OFFICIAL

CSE Roller Shutter Chapter: Marauding Terrorist Attacks

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Essential Reading

Introduction

Research conducted by CPNI has demonstrated roller shutters have the potential to provide a significant delay to forced entry by marauding attackers using bladed weapons, firearms or placing explosive devices in contact with the roller shutter. 

Products

Roller shutters have the capacity to delay progress by marauding attackers in accordance with CPNI’s Marauding Terrorist Attack Standard (MTAS). Successful products are awarded a sophistication level of either BASIC, LOW, MODERATE, HIGH and EXPERT. Please refer to https://www.cpni.gov.uk/resources/introduction-marauding-terrorist-attack-standard-mtas

MTAS focusses on the delay a barrier can afford against the attacks stated above.  It does not consider the ease with which barriers can be secured and unlocked to aid escape. It is therefore extremely important to understand how easily a barrier can be secured and unlocked to aid escape.

CPNI have assessed three shutters that meet CPNI’s manual forced entry standard (MFES). These are listed in the Catalogue of Security Equipment.  These products have also been awarded sophistication levels in accordance with MTAS. 

CPNI also conducted trials on three other types of internally face fitted roller shutter.  They identified the following design features that may delay attackers’ progress sufficiently to allow people to alleviate themselves from danger:

·       Steel fire roller shutters with curtains formed from 100 mm high by 21.5 mm deep by 1.2 mm thick roll-formed steel laths were capable of delivering at least 30 seconds of resistance to BASIC, LOW and MODERATE ballistic forced entry (BFES) attacks once fully closed.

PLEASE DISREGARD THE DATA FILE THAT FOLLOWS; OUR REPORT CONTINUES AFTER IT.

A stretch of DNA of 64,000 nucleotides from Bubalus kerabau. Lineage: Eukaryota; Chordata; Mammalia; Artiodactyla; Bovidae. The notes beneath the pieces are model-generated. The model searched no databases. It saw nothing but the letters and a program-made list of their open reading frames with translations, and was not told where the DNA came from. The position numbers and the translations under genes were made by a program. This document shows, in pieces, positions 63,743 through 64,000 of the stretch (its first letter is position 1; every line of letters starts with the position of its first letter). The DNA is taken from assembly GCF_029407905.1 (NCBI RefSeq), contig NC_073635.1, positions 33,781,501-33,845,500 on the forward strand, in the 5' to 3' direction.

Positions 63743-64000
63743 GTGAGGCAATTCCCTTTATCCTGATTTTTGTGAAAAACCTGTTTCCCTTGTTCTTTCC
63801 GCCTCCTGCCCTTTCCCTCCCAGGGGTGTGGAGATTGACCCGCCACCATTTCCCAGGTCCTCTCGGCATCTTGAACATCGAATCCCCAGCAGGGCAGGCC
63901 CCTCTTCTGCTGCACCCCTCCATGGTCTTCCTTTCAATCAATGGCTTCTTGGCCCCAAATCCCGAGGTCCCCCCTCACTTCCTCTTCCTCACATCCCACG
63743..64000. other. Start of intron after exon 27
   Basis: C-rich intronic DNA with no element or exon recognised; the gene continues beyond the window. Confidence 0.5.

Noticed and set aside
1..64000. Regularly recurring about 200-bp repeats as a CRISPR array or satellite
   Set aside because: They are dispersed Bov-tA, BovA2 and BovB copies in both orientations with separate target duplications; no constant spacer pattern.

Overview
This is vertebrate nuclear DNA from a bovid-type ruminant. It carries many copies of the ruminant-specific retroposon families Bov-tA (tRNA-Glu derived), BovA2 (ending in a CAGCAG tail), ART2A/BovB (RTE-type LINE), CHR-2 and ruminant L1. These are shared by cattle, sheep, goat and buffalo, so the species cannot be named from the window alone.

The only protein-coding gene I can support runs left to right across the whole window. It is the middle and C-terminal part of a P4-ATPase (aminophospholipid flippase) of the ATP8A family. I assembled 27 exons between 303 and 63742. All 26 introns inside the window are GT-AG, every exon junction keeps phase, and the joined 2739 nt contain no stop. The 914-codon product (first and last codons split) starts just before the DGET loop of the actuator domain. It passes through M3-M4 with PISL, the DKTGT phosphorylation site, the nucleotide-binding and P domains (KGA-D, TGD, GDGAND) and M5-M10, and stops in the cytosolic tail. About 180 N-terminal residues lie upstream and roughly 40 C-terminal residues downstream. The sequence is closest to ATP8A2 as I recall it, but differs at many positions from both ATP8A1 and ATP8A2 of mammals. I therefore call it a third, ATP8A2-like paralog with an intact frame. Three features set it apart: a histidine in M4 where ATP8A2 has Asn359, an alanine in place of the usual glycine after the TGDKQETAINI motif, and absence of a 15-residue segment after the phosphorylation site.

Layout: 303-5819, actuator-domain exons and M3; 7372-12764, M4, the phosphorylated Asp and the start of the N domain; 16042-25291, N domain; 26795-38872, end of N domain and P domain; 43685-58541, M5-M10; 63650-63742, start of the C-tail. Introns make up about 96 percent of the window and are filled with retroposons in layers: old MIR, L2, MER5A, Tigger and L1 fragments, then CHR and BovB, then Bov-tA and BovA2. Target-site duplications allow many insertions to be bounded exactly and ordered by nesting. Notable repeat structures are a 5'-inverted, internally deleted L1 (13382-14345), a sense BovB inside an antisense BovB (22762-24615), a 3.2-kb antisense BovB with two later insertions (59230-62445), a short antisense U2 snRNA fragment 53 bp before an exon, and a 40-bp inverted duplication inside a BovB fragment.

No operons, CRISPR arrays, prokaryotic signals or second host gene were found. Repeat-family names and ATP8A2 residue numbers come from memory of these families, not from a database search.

• Punched and glazed aluminium roller shutters with curtains formed from 74 mm high aluminium laths incorporating 150 mm wide by 28 mm high slots set 24 mm apart and glazed using 2 mm thick by 44 mm high polycarbonate strips were capable of delivering at least the following resistance to marauding attacks in accordance with MTAS when secured from the protected side by a pair of bullet locks:
    • 5 minutes when targeted using BASIC (bladed weapon) attacks;
    • 2 minutes when targeted using LOW ballistic forced entry (BFES) attacks; and
    • 1 minute when targeted using MODERATE ballistic forced entry (BFES) attacks.
  • Perforated steel roller shutters with a curtain formed from 82.2 mm high by 15 mm deep by 0.9 mm thick roll-formed steel laths containing 2.8 mm diameter holes at 5 mm centres were capable of delivering at least the following resistance to marauding attacks in accordance with MTAS when secured from the protected side by a pair of bullet locks:
    • 10 minutes when targeted using BASIC (bladed weapon) attacks;
    • 5 minutes when targeted using LOW ballistic forced entry (BFES) attacks;
    • 2 minutes when targeted using MODERATE ballistic forced entry (BFES) attacks; and
    • 1 minute when targeted using HIGH ballistic forced entry (BFES) attacks.

 

Edge of a steel fire shutter curtain viewed from the attack side showing the plain steel laths used to form it

Section of punched and glazed aluminium shutter curtain viewed from the protected side showing the punched-and-glazed laths used to form it

Edge of a perforated steel shutter curtain viewed from the protected side showing the perforated steel laths used to form it

 

CPNI has not been able to evaluate every variant of roller shutter currently on the market to award each product a MTAS sophistication level. 

Further information can be found in CPNI MTA guidance entitled MTA: Technical Supplement Physical Barriers that delay and discourage attackers.